While some lucky educators with larger budgets might have luxurious leather chairs, there are many options for those on a small budget, and without having to compromise on comfort or support.



The importance of colour and how it can affect us is much more well understood these days, and schools are no longer dull and lifeless places, but colourful, coordinated and designed with colour in mind.

If a staffroom displays a certain colour scheme, finding seating to match that scheme is important to create a sense of calm and relaxation.



Whether it's for kids or adults, all school furniture can take quite a punishing. Unfortunately, cutting costs and buying cheap chairs will only mean they break easier and more frequently. Chairs need to be fairly endurable to cope with the wear and tear they experience.


A wide range of choices

If you’re looking for educational furniture in the UK, then we have considered all the above points to provide a wide range of seating options, in a variety of colours and styles. Visit our website today to see our catalogue.

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West Yorkshire Road Repair Funds Cut By £10m

West Yorkshire Road Repair Funds Cut By £10m

9th Mar 2021

The Government has been criticised after funding to fix potholes and maintain roads in West Yorkshire has been cut by 21.8 per cent.

According to the Yorkshire Evening Post, West Yorkshire Combined Authority (WYCA) has said that its transport maintenance fund for 2021/22 has been slashed from £46.7 million in 2020/21 to £36.5 million, a reduction of £10.2 million.

WYCA said the 21.8 per cent decrease was ‘disappointing’ and will have a detrimental effect on local communities, difficulties in undertaking road maintenance, which is urgently required on the region’s roads.

The Government announced £500 million for highways maintenance earlier this week as part of its five-year £2.5 billion Potholes Fund, with Transport Minister Baroness Vere saying it would allow ‘potholes that blight road users to be dealt with promptly’.

Councillor Kim Groves, chair of WYCAs Transport Committee, said she was disappointed by the cuts, adding that West Yorkshire has seen unprecedented demand on local council budgets due to the pandemic, and the cuts will place further pressure on the councils’ ability to maintain the region’s roads.

We have real concerns what this cut could mean for our communities. Local authorities rely on this funding to carry out vitally important road repairs and maintain the condition of their road networks, which affect all users, including pedestrians,” she said, urging the government to consider the concerns before the Budget announcement in March.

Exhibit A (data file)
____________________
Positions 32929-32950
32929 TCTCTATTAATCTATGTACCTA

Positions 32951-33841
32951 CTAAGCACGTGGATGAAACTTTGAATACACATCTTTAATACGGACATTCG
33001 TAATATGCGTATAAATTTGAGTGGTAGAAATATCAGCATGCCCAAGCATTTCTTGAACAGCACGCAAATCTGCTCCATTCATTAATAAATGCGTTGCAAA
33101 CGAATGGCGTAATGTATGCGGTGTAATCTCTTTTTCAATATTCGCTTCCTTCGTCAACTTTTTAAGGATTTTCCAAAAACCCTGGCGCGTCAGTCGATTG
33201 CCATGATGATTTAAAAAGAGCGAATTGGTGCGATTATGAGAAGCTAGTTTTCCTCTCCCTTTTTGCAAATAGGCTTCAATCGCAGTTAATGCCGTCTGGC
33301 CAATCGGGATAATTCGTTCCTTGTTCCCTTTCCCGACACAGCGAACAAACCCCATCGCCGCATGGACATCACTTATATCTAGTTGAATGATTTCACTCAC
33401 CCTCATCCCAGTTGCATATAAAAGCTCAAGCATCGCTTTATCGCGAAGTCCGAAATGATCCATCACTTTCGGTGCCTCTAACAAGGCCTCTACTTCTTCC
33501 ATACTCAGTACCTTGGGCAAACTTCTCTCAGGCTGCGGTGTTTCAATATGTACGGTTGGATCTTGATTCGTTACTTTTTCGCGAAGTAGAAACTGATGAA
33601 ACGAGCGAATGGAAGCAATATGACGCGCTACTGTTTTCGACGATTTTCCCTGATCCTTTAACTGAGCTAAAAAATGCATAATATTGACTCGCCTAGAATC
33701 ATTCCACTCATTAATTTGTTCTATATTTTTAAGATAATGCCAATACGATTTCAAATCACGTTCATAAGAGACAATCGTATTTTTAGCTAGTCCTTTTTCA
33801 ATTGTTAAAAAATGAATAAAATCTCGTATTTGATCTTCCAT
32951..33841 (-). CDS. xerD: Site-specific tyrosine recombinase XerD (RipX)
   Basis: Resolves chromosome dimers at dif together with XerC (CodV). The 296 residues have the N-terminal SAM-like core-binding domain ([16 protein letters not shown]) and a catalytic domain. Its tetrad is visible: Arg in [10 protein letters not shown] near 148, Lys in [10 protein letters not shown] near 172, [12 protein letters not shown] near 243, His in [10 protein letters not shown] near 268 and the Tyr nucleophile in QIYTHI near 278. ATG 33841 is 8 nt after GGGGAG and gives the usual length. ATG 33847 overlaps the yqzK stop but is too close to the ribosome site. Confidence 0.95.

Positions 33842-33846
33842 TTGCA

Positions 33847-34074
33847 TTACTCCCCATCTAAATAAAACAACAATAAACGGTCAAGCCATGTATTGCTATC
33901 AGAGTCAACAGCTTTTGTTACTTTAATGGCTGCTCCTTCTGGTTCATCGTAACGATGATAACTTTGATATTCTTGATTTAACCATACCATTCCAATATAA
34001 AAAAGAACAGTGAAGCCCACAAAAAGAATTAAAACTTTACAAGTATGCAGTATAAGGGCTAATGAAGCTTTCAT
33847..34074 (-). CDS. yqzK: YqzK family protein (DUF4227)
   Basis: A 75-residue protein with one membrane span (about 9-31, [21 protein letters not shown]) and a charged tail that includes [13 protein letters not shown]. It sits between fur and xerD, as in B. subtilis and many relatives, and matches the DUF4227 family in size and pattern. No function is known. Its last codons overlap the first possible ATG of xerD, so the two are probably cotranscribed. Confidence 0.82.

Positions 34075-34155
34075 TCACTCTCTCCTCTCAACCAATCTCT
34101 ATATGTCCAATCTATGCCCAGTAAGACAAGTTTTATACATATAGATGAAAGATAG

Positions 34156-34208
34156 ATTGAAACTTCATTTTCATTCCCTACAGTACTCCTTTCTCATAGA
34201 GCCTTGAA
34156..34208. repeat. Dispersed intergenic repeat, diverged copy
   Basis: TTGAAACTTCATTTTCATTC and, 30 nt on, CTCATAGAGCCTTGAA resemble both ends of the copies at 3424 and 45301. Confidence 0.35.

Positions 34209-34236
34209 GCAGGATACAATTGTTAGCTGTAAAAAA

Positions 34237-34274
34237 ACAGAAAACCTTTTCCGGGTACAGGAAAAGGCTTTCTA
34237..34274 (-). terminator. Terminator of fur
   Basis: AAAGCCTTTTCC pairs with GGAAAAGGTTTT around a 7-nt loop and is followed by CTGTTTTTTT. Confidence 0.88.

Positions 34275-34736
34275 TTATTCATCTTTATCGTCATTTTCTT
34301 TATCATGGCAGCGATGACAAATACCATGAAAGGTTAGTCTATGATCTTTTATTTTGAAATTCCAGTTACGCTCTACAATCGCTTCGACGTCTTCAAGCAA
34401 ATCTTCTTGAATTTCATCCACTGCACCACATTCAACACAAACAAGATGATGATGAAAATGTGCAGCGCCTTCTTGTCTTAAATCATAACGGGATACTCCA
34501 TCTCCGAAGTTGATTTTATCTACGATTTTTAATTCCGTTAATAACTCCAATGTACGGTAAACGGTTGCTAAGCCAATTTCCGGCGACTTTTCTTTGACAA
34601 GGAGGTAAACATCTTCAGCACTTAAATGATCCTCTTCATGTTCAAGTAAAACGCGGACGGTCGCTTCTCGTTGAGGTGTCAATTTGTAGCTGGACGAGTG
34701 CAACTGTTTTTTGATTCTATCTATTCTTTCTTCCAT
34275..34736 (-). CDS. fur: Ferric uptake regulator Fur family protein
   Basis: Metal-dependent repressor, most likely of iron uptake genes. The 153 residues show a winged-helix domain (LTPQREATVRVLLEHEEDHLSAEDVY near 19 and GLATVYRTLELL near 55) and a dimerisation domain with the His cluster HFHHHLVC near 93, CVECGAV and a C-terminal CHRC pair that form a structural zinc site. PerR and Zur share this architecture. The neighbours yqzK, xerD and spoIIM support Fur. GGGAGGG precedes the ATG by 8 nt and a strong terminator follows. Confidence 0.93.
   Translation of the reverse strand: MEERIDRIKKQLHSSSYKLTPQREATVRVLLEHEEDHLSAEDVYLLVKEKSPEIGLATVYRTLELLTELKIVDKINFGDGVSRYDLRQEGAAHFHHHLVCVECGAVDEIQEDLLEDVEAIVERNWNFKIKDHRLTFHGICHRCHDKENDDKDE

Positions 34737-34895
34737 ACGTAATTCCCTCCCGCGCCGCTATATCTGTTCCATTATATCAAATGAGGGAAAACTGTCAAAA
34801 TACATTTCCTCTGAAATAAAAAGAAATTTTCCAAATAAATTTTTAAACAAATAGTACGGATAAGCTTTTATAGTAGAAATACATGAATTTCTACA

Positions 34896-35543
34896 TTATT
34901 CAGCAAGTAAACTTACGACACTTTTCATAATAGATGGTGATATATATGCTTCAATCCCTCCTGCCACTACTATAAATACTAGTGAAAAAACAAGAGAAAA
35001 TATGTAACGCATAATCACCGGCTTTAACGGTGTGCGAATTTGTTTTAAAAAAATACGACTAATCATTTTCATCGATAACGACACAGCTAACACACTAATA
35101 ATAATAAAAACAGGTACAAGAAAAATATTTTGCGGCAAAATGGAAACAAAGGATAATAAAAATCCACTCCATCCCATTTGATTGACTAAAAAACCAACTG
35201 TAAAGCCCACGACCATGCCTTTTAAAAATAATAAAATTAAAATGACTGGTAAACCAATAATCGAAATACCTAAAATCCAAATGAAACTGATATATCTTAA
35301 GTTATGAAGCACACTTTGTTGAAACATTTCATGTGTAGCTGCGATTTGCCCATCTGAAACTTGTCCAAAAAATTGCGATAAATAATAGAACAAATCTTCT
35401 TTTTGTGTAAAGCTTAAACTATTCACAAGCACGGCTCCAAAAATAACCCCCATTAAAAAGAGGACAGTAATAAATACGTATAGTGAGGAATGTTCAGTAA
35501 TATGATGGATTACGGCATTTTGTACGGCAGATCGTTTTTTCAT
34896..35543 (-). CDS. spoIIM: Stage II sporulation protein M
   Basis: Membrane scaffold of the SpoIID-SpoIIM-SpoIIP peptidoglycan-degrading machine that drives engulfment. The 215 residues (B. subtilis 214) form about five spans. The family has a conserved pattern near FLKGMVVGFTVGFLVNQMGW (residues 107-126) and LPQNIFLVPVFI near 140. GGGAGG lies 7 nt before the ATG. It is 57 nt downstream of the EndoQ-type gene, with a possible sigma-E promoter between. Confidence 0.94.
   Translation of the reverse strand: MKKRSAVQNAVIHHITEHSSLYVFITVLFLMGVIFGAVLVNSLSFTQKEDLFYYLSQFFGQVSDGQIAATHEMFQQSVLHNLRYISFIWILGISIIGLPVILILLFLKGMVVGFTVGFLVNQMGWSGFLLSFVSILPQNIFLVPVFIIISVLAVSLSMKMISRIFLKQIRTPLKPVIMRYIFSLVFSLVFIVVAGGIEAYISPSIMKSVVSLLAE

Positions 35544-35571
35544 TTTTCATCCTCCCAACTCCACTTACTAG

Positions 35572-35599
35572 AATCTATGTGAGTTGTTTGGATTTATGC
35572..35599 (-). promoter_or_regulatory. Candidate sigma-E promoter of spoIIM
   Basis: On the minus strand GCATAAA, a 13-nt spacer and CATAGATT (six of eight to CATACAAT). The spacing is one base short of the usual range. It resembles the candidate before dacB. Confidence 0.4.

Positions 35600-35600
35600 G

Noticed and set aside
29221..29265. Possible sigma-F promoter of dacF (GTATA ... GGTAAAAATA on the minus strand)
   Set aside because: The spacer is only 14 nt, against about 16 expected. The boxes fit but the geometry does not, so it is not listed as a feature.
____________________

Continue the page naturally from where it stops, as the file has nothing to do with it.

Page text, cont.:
A Department for Transport spokesperson said following the 25 November Spending Review the Government ‘rightly prioritised the response to Covid-19, support jobs and supporting families at this incredibly difficult time’.

She added: Funding for pothole fixing and road maintenance is still very significant; the Government committed £1.1 billion to local roads maintenance in 2021-22, including this £500 million allocated from the Potholes Fund.”

If you're looking for tarmac contractors in Yorkshire, get in touch today.

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England’s Schools Set For 8 March Return

England’s Schools Set For 8 March Return

6th Mar 2021

Primary and secondary schools are preparing to welcome children back to classrooms from 8 March in the first of a phased relaxation of England’s current national lockdown. All primary age children will be back at school from 8 March, with secondary schools able to stagger the return of pupils over the course of two weeks if necessary, the Guardian reported.

The newspaper cited comments made by education secretary Gavin Williamson during an interview with BBC Radio 4, where he was challenged about the logistics of administering three Covid tests for each secondary school pupil over the course of the first two weeks back at school.

Children in secondary school will also be required to wear masks while they are in the classroom, with a review of this policy expected at Easter.

The BBC reported that the government is considering how it can help pupils to catch up on what they’ve missed out on due to the long-term school closures over the past year.

Among the options reportedly being considered are extending the school day and running summer school sessions.

However, neither of these options have been officially put forward, with the government simply announcing an additional £400 million of funding, in addition to the £300 million announced in January to support catch-up projects.

Mr Williamson told the news provider that head teachers would be able to decide how best to spend the money for their students.

Schools are having to adapt to the new normal and that may mean that they have to change the layout of classrooms and other learning environments. If you are looking for new educational furniture to support students as they return to the classroom, get in touch with us today.